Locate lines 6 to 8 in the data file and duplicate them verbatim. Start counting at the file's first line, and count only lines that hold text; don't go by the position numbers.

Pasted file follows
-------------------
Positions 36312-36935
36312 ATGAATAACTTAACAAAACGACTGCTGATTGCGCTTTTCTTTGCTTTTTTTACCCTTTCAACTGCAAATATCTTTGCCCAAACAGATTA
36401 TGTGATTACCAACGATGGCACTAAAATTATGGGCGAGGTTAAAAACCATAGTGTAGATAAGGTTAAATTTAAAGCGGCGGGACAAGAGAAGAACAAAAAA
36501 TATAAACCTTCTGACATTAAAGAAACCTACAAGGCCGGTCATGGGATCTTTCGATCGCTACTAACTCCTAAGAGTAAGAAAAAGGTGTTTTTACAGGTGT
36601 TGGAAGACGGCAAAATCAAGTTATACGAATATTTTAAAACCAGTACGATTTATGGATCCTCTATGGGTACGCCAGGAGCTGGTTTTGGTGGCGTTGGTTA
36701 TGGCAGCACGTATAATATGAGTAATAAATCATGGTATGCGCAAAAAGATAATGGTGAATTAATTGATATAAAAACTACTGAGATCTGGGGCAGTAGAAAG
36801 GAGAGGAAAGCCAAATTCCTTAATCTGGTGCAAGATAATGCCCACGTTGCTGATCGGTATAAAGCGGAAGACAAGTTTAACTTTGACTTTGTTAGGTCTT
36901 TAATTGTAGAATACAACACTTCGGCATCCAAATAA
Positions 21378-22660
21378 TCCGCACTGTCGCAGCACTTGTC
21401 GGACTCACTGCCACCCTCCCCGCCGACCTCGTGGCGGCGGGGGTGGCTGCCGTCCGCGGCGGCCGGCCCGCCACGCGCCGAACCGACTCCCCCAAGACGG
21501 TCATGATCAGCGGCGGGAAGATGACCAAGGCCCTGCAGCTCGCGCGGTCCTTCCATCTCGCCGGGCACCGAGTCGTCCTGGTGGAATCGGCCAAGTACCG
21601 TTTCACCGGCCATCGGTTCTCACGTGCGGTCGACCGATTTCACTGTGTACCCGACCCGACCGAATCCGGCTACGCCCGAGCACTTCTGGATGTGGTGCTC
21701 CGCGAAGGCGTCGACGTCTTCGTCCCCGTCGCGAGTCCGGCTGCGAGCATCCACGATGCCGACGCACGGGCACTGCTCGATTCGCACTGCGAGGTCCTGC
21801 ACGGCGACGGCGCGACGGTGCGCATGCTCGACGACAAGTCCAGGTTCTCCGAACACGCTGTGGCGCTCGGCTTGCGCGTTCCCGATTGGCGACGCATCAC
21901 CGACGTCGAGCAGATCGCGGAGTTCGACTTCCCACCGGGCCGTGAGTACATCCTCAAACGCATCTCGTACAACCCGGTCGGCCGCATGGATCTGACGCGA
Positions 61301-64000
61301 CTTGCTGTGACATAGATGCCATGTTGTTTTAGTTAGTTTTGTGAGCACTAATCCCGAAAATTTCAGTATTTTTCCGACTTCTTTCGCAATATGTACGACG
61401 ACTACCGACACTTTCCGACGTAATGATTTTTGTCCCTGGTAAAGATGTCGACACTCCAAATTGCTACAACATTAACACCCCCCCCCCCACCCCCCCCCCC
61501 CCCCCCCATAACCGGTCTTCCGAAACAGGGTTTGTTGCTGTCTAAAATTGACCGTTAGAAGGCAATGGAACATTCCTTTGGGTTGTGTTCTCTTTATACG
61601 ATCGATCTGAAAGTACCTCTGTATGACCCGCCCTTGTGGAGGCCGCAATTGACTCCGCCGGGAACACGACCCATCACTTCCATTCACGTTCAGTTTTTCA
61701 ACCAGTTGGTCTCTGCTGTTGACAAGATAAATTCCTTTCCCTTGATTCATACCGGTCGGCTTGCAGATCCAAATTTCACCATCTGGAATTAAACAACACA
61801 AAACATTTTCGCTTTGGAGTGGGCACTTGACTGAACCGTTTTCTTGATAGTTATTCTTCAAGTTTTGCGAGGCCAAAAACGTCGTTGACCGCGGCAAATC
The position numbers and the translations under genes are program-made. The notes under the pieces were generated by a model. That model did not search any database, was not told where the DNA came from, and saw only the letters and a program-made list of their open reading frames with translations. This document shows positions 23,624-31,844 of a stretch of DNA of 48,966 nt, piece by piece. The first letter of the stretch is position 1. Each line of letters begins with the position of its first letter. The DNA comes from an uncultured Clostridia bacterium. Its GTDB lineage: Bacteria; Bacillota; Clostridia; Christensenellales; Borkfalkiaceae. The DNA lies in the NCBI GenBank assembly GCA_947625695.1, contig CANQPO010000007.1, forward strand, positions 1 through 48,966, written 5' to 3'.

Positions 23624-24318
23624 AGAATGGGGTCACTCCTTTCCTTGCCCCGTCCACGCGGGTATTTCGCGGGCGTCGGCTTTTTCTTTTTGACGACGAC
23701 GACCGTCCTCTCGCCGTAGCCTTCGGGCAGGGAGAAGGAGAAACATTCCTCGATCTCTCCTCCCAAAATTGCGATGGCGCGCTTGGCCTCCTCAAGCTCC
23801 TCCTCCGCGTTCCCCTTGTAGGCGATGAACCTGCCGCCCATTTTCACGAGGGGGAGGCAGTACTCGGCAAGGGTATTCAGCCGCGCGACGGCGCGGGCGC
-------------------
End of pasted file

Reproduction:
36701 TGGCAGCACGTATAATATGAGTAATAAATCATGGTATGCGCAAAAAGATAATGGTGAATTAATTGATATAAAAACTACTGAGATCTGGGGCAGTAGAAAG
36801 GAGAGGAAAGCCAAATTCCTTAATCTGGTGCAAGATAATGCCCACGTTGCTGATCGGTATAAAGCGGAAGACAAGTTTAACTTTGACTTTGTTAGGTCTT
36901 TAATTGTAGAATACAACACTTCGGCATCCAAATAA